Remembering George Shearing : A Blog Supreme The London-born, U.S.-based writer of the jazz standard "Lullaby of Birdland" was far from a one-hit wonder. A renowned piano player and composer, he absorbed bebop's language into an elegant personal style despite blindness since birth. He was 91.

Sir George Shearing, Gentle Jazz Piano Icon, Has Died

Remembering George Shearing

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George Shearing David Redfern/Redferns hide caption

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David Redfern/Redferns

George Shearing

David Redfern/Redferns

Pianist and composer Sir George Shearing has died, at age 91.

Born blind, Shearing was a self-taught musician, the youngest of nine children of a London coal man. In a career spent almost entirely in the U.S., he won fame, fortune and eventually a knighthood from Queen Elizabeth for a lifetime of elegant jazz.

Shearing will always be associated first and foremost with his composition "Lullaby of Birdland." He wrote the piece in 1952 about the jazz scene on 52nd Street in New York City. It was very quickly covered by jazz stars of all styles.

But he was far from a one-hit wonder. During a career that stretched from his native London during the blitz of World War II to his adopted home of New York — from which he toured the globe — Shearing projected not only graceful song but an elegant personal style. His touch was instantly recognizable for its nuance and articulation. His solos often employed rich block chords: harmonies voiced in notes played simultaneously, bunched together.

Shearing assumed no gap between classical technique and jazz swing, yet he never let virtuosity stand in the way of expression. His first big hit, a version of the song "September in the Rain," actually preceded "Lullaby of Birdland." It was recorded in 1949 and introduced a new attitude in jazz, which came to be called "cool."

While Shearing loved bebop — the fast, virtuosic style developed in the 1940s — he recognized there was a market for something less frenetic. He called "September in the Rain" an antidote to the the music he heard when he immigrated to Manhattan after World War II.

"We came in at the end of a very frantic era — the bebop era, where they take a tune like 'Indiana' [hums melody] and make a very complex [hums rapid improvisation]," he told NPR's Bob Edwards in 1995. "Make up a very complex melody out of it. And so, when you get to the end of this frantic era and somebody sits down with vibes and guitar and a well-written bass line and all in very good order, it's a lot easier on the ear."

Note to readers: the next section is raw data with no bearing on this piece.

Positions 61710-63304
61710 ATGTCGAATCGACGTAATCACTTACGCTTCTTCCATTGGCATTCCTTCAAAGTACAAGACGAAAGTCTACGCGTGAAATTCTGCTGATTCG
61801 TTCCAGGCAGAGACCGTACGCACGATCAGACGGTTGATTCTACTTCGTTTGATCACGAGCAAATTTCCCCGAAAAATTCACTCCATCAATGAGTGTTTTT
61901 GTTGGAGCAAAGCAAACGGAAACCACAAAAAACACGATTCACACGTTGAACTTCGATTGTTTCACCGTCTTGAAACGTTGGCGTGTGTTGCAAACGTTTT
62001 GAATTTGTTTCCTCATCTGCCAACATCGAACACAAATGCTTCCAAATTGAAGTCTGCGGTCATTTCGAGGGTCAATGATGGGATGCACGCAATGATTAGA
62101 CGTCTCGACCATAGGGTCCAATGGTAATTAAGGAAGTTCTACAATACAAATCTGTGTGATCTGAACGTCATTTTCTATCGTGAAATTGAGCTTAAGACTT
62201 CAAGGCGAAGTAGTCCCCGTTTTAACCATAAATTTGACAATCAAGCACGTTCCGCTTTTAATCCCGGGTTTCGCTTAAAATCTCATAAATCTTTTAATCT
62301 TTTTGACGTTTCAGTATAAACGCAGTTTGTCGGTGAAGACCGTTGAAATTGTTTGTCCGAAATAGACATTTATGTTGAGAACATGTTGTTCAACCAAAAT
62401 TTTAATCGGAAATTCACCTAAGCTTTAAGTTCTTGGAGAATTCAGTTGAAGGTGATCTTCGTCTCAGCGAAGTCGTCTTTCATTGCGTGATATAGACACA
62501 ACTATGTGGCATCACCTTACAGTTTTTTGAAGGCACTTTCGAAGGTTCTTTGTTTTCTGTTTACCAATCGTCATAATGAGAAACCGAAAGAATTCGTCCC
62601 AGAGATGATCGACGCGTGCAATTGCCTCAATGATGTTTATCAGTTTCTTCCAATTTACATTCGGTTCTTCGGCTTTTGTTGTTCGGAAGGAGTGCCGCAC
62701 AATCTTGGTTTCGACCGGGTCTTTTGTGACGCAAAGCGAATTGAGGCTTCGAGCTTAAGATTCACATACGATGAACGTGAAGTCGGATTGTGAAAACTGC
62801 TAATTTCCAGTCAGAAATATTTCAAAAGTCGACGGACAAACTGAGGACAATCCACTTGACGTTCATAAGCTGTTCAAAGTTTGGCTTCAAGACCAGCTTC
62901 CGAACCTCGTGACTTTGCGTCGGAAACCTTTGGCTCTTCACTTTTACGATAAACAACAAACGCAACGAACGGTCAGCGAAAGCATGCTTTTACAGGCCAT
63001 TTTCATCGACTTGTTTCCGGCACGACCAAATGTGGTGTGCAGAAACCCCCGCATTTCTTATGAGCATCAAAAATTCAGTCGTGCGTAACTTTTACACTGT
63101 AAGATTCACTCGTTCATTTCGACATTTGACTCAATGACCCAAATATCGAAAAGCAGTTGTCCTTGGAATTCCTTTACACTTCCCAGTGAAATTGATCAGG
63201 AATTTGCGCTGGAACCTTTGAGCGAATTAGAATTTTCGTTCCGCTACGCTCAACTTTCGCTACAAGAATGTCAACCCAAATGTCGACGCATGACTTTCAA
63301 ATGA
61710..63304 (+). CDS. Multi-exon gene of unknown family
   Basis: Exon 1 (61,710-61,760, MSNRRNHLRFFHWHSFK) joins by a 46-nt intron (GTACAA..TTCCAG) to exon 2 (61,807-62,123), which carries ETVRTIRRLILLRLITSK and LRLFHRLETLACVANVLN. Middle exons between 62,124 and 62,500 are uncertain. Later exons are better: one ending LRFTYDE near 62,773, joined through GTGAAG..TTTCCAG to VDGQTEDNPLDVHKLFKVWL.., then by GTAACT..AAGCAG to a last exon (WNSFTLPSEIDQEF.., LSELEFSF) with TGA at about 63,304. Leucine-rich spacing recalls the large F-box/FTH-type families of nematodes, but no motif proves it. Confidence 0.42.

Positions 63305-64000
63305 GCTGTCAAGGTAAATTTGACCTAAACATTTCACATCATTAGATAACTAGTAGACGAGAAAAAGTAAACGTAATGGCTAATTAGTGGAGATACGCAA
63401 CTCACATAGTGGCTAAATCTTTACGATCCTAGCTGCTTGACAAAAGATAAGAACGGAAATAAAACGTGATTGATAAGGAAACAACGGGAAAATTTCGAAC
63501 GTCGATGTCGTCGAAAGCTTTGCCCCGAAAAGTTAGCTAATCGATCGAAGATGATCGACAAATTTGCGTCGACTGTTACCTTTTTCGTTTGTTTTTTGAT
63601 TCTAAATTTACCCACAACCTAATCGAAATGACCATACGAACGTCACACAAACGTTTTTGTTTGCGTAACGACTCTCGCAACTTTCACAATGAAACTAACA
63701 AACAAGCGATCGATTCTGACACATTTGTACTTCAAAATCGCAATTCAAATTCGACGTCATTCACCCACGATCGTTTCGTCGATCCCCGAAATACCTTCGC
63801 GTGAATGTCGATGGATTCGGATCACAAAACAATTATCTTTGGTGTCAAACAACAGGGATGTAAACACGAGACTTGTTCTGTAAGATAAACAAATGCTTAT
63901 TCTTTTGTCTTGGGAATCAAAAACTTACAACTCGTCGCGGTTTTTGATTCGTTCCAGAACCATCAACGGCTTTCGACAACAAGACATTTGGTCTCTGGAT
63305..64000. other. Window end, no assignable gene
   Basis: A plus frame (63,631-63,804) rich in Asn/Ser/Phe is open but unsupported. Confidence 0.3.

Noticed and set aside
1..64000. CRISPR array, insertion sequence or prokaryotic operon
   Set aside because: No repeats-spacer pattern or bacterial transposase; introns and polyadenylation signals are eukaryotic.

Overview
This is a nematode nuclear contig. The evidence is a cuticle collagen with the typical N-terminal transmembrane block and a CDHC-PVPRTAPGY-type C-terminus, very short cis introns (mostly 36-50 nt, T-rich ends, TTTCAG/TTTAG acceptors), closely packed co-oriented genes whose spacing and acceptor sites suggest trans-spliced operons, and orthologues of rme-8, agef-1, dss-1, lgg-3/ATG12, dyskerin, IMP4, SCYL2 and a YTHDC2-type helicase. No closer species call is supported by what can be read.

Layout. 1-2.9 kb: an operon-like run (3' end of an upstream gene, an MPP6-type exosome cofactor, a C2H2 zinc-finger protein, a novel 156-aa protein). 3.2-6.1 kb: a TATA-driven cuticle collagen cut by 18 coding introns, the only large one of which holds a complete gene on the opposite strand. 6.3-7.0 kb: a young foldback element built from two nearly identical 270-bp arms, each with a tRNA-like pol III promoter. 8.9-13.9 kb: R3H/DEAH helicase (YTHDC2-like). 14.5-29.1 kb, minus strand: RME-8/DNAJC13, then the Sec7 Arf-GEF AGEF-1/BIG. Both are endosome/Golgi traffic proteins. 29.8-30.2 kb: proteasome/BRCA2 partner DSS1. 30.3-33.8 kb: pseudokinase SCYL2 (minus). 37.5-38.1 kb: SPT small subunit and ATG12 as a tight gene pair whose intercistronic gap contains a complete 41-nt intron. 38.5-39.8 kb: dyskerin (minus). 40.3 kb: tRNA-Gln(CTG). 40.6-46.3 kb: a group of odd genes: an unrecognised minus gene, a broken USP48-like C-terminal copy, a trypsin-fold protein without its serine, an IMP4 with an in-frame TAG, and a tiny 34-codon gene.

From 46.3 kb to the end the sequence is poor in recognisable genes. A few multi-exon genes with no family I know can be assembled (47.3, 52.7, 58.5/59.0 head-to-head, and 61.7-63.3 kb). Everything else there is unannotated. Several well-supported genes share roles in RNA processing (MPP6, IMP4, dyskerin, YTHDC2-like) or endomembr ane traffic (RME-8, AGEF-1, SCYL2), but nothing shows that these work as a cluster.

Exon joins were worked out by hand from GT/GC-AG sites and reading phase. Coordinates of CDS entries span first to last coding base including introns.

Shearing's vibes, guitar, bass, drums and piano quintet popularized an easier, gentler jazz. But it was never cloying or "smooth" — always tasteful and musically substantial.

Within the commercial conventions of the 1950s and early '60s he was an experimenter, embracing Latin dance rhythms, working with new instrumentalists including vibists Margie Hyams and Cal Tjader, harmonica player and guitarist Toots Thielemans, and conguero Mongo Santamaria. He also forged enduring collaborations with musicians such as violinist Stephane Grappelli, bassist Brian Torff and singer Mel Torme.

Torme spoke highly of Shearing. "Georgie is absolutely right that we share a great love of things English," Torme said. "Georgie was English; he's as American as apple pie these days; and I'm American but I love the English ... This is one of the loveliest exports ever to come from over the sea."

George Shearing came a long way in life, from poor but honest beginnings in London to being celebrated on the international stage. He never allowed his blindness keep him from anything. Whether at the birth of the cool, playing Latin rhythms and conceiving chamber jazz, Shearing was a musician with a gift for reaching listeners beyond category.

Shearing died of congestive heart failure Monday morning in New York City, his management confirmed. But up until his death, at almost every performance, he played a certain lullaby.

Felix Contreras contributed to this report, and is the voice heard on air.